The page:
Mainers like solar power, they want more of it, and they don’t want to change how solar panel owners are paid for it. That’s the take-home message of comments Maine residents submitted to the state’s Public Utilities Commission in its current proceeding to review how solar power customers are reimbursed for the power they produce. The comments submitted to date have extolled the virtues of solar power and support continuing the current reimbursement model, at least until the Legislature takes another look at statewide solar energy policy.
In stark contrast, the LePage administration and Maine utility companies argue that the current system is unfair to families and businesses that don’t have solar panels. That position is not only unsupported by data but is also completely at odds with the well-documented, substantial financial benefits that solar panels, backed by net energy billing, offer to all Mainers.
The Benefits of Solar Power
Solar panels cut costs. But not just for those who install them – for all Mainers! Solar provides energy right when we need it most, reducing our “peak” demand. Peaks generally occur on summer afternoons, when temperatures run high and air conditioners are blasting. Traditionally, the most expensive and dirtiest power generators have been called upon to turn on and produce electricity during these peak demand hours. But, fortunately, the sun usually shines brightly during these same dog-day afternoons. That means we can increasingly turn to local, inexpensive solar power to meet this peak demand, instead of costly, polluting power plants – saving you, me, and all Mainers money.
But that’s not all. A portion of your electricity bill comes from building and maintaining the grid’s transmission lines, wires, and transformers. By generating power close to home right where it’s needed – in your town or even your neighborhood – solar lowers these shared costs for everyone.
And last but not least, let’s not forget that solar doesn’t pollute. This translates to actual societal benefits that have a monetary value, according to the Public Utilities Commission’s own 2015 Value of Solar study.
Net Energy Billing = More Solar
So solar power benefits all Mainers by lowering our electric bills. Now how do we get even more of it on the grid? Through net energy billing, also known as net metering.
Net metering is crucial to the development and growth of solar power in Maine. Under net metering, solar customers pay for the total kilowatt hours of energy they use, minus the number of kilowatt hours their solar panels produce and send back to the electric grid. Solar customers’ electricity meters effectively (or actually!) run backwards when the sun is shining.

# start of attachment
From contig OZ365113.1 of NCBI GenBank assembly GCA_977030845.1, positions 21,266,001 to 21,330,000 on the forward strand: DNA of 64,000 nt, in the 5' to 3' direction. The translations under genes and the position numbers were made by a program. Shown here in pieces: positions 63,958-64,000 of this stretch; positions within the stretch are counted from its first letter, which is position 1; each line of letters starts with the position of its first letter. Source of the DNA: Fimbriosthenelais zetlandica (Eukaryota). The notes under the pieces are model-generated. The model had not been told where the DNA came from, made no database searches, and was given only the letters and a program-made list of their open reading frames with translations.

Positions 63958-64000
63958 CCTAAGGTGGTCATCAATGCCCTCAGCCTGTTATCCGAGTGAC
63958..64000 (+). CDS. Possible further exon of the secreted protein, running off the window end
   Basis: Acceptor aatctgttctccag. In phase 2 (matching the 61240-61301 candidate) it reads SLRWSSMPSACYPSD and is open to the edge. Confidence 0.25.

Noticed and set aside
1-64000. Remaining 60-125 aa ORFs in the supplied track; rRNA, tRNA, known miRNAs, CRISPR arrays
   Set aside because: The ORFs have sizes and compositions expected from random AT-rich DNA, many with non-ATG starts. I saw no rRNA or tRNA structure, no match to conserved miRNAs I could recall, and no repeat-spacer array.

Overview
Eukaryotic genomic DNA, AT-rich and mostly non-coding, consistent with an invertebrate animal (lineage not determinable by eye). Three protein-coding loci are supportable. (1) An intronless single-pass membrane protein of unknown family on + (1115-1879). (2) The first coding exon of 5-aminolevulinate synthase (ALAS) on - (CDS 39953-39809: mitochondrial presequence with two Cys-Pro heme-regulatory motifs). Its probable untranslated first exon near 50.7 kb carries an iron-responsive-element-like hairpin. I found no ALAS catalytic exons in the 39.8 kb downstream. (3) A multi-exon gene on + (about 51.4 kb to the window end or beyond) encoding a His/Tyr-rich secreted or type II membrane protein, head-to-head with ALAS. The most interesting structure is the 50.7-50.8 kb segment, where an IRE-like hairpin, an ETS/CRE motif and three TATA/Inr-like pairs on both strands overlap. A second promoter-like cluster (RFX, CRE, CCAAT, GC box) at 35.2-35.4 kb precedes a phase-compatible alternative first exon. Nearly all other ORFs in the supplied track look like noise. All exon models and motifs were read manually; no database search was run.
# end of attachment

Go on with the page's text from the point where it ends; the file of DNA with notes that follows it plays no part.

Under this simple system, solar customers pay the utility company for the energy they use, and the utility reimburses them for the energy they produce. This financial compensation model has already made solar panels a more affordable investment for many Mainers; maintaining this system will ensure Mainers can continue to install solar panels on their homes and businesses.
The Cost-shifting Myth
With all the benefits that solar brings, you might wonder why Governor LePage and Maine utilities oppose it. Well, they say it’s because solar unfairly shifts costs from folks with panels on their roofs to folks without them. But that simply isn’t true.
Their argument is premised on unsupported assumptions about rates and fixed charges. For instance, solar opponents claim solar panel owners avoid certain fees, such as transmission and distribution costs, forcing the rest of us to make up the difference in our bills. But utility companies derive those fees from averages and estimates, not actual costs. So it isn’t necessarily true that those are transferred to, and paid by, other consumers. And solar opponents have yet to offer up any actual proof otherwise.
Perhaps more importantly, even if non-solar customers are shouldering certain costs of their neighbors with solar panels, the reality is that local solar power is worth far more than the retail rate panel owners receive as reimbursement under the current scheme – more than two times more, according to the Commission’s 2015 Value of Solar study. So solar customers are feeding a greater value of energy into the grid than they’re being paid for, which translates to savings for all electricity customers.
So What’s the Current Status?
Allegations of cost-shifting form the crux of the criticisms lobbed at net energy billing in the ongoing proceeding before the Utilities Commission. Yet these allegations remain unsubstantiated. It is therefore critical that the proponents of these arguments prove their claims. That’s why CLF, and a group of other solar stakeholders, have asked the Commission to request concrete evidence to support these claims – and to subject that evidence to public scrutiny before making a formal decision of whether to revise the net energy billing rules.